How exercise can help overcome stress

Written by Lucy Tyler   According to mental health charity Mind, it is estimated that there will be approximately 2 million more adults experiencing poor mental health by 2030, compared to 2013 in the UK1. According to the Mental Health Foundation, around 45% of adults in the UK report having poor mental health and medication …

Altered gene expression in neurotransmitter pathways observed in Schizophrenia

Written by Vaishali Gursal (3rd year BSc Neuroscience)   Schizophrenia is a severe, long-term debilitating neuropsychiatric disorder whereby an individual is unable to separate their own thoughts from reality. The exact causes of schizophrenia are unknown, although environmental and genetic factors combined can enable susceptibility to trigger the condition. Positive and negative symptoms of the …

Physical exercise can improve memory in later life

Written by Lucy Tyler There is a large body of evidence indicating a self-renewing population of neurons throughout life in the human brain, but if that is the case why do people suffer from age related neurodegenerative disease and memory deficits? This is likely to be because the number of cells that can form new …

The role of Fibroblast growth factor 21 (FGF21) in diabetes and obesity

Written by Vaishali Gursal (3rd Year BSc Neuroscience) Diabetes and obesity are arguably the most serious health problems of the 21st century. Tackling both serious health problems is a priority in the scientific and health communities, hence there has been a lot of ongoing research observing processes, proteins, hormones and specific tissues in the body …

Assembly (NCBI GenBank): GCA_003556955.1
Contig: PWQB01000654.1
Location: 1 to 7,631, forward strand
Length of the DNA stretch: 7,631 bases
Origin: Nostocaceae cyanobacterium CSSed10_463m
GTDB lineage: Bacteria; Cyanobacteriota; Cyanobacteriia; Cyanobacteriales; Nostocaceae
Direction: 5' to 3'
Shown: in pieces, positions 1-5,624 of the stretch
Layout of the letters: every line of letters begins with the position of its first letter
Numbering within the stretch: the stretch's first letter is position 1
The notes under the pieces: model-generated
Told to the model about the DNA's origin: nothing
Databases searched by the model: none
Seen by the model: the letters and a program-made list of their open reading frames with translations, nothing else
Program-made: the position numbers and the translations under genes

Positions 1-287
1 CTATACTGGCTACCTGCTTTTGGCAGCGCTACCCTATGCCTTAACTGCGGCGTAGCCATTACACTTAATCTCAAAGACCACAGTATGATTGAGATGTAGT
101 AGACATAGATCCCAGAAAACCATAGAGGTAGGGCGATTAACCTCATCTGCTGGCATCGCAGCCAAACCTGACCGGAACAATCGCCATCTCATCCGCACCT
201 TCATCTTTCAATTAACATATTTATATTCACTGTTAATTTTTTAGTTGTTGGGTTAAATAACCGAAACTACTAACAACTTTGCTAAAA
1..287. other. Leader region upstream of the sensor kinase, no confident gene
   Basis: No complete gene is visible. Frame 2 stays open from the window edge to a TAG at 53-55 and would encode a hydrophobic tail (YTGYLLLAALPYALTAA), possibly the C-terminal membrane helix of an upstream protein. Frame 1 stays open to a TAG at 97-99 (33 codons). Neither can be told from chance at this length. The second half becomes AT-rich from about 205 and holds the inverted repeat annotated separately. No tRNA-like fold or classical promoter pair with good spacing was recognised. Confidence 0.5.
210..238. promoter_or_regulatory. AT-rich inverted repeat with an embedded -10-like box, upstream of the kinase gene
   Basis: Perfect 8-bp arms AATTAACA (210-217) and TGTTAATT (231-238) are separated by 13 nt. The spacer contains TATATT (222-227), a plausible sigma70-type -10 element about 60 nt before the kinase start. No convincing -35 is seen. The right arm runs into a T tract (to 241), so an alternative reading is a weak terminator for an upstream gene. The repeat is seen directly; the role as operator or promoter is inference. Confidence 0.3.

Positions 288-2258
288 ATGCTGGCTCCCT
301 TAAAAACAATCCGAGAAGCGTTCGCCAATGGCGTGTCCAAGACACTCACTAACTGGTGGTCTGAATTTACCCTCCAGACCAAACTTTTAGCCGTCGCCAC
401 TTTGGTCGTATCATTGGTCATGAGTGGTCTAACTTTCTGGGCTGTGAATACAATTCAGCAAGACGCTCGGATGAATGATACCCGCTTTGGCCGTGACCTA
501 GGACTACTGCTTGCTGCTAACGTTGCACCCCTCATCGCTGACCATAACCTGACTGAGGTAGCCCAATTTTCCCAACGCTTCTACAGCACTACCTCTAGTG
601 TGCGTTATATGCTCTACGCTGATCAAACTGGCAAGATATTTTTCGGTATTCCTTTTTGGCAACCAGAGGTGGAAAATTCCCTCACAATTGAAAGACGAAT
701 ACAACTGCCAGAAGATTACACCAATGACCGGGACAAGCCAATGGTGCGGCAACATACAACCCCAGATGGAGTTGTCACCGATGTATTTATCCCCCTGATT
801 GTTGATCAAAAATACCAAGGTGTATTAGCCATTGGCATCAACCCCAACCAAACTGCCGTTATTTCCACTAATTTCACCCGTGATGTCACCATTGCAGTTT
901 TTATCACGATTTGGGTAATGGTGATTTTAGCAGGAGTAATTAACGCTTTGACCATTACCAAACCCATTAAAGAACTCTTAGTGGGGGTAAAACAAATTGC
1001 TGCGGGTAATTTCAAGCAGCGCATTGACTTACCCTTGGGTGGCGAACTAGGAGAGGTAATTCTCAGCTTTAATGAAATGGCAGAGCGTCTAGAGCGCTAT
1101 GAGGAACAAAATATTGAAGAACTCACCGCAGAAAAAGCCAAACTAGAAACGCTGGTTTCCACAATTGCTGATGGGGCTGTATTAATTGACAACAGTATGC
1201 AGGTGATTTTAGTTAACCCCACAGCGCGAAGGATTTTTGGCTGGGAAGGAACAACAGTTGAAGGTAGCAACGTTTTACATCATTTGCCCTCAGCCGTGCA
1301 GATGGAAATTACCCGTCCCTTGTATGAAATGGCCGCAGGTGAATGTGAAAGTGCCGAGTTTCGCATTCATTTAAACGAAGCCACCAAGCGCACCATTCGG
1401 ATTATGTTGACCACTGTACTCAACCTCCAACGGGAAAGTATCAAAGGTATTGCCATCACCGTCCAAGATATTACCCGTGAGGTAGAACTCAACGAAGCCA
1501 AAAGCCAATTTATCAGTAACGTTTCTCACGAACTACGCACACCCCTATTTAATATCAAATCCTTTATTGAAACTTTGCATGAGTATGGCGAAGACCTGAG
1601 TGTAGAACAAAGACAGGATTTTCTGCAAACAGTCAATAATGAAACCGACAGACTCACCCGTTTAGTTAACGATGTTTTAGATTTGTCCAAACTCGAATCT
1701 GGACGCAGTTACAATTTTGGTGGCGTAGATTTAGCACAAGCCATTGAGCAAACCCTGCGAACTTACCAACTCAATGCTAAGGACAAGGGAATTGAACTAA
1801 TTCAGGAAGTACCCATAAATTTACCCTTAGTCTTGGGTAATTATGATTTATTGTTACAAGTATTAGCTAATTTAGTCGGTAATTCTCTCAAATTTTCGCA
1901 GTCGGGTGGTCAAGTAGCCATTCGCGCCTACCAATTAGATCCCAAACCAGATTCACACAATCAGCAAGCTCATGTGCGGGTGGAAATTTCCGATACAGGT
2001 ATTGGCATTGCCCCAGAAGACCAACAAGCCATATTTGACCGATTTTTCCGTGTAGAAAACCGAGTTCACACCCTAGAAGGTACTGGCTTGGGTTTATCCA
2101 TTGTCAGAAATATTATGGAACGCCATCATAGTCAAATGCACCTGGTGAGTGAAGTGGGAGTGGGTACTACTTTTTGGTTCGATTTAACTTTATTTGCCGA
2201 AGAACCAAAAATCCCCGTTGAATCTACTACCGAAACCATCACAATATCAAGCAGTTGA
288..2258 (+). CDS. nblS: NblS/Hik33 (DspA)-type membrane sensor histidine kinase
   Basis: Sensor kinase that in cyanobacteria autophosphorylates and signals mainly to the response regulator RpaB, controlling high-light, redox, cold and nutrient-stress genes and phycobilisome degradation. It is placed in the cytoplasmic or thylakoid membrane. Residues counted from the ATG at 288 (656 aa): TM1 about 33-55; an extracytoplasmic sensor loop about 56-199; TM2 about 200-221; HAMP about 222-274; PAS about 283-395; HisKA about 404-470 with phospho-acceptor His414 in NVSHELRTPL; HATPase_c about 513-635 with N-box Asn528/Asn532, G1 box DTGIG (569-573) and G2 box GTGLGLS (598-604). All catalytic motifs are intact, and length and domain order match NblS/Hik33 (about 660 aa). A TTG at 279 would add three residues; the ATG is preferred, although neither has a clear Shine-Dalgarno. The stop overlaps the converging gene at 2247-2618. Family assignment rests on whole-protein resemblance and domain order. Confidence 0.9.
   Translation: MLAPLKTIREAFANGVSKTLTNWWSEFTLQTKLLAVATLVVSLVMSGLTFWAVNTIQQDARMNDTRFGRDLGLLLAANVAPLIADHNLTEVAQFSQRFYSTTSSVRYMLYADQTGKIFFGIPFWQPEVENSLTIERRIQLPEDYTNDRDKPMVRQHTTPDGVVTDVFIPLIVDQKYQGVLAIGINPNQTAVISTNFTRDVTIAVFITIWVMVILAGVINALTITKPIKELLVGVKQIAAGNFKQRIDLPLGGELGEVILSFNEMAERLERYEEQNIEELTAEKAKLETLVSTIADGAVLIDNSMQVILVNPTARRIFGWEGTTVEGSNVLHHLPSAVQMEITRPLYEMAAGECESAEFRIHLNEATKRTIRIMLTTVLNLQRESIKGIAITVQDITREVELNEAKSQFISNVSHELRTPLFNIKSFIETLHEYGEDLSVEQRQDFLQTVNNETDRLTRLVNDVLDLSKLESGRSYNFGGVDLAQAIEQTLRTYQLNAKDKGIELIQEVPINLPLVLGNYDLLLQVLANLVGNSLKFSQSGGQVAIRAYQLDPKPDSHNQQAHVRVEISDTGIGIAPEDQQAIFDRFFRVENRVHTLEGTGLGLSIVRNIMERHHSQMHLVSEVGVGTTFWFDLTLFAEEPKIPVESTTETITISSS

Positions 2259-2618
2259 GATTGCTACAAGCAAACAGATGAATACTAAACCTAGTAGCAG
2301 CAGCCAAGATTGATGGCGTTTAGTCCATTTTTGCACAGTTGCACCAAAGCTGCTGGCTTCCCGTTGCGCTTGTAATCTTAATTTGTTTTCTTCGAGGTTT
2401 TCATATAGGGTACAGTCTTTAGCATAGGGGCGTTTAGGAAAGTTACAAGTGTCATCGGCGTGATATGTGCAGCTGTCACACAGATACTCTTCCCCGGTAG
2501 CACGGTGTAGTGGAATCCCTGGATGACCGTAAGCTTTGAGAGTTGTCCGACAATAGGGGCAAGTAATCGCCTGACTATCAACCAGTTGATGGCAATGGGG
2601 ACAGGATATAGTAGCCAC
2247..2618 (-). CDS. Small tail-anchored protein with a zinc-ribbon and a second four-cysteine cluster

New mechanism for the spreading of pain in inflammatory arthritis

Written by Lucy Tyler   As the home of the Arthritis Research UK Pain Centre, much of the research conducted at the University of Nottingham’s School of Life Sciences in the Queen’s Medical Centre, is based on chronic pain and how it can be treated more effectively. Arthritis is an umbrella term for disorders of …

Are Plant-based Diets Good for the Brain?

Written by Vaishali Gursal (3rd year BSc Neuroscience)   Earlier this month, a study by the University of Oxford concluded that a global switch to a plant-based diet (rich in fruits and vegetables, along with a heavily decreased consumption of red and processed meat) could cut greenhouse gas emissions by two-thirds, reduce global expenditure on …

Optogenetics: Illuminating Research by Controlling Cells with Light

By Laura Humphrys, Postgraduate Research Student   Optogenetics allows us to switch cells on and off using light. The term ‘optogenetics’ is easiest to understand when broken down into its two important features: ‘opto’ meaning light, and ‘genetics’ referring to DNA and our biological makeup. Different techniques associated with optogenetics all have the common goal to …

‘Superbugs: The Fight For Our Lives’ Exhibition Review

By Viviane Mignone, Postdoctoral Fellow The indiscriminate use of antibiotics over the last century has created a global threat that is responsible for approximately 700,000 deaths a year, worldwide. The current projections state that by 2050, 30 million people may die from a superbug infection. The attempts to stop this exponential rise of superbugs involves …

Blue Planet II: A Call to Action

By Daniele D’Agostino and Stephanie Heyworth, Postgraduate Research Students Each episode of Blue Planet II has been watched by an average audience of 10 million, and the series has already been sold to more than 30 countries, with the potential for the series to become a global hit. This is not surprising as the documentary …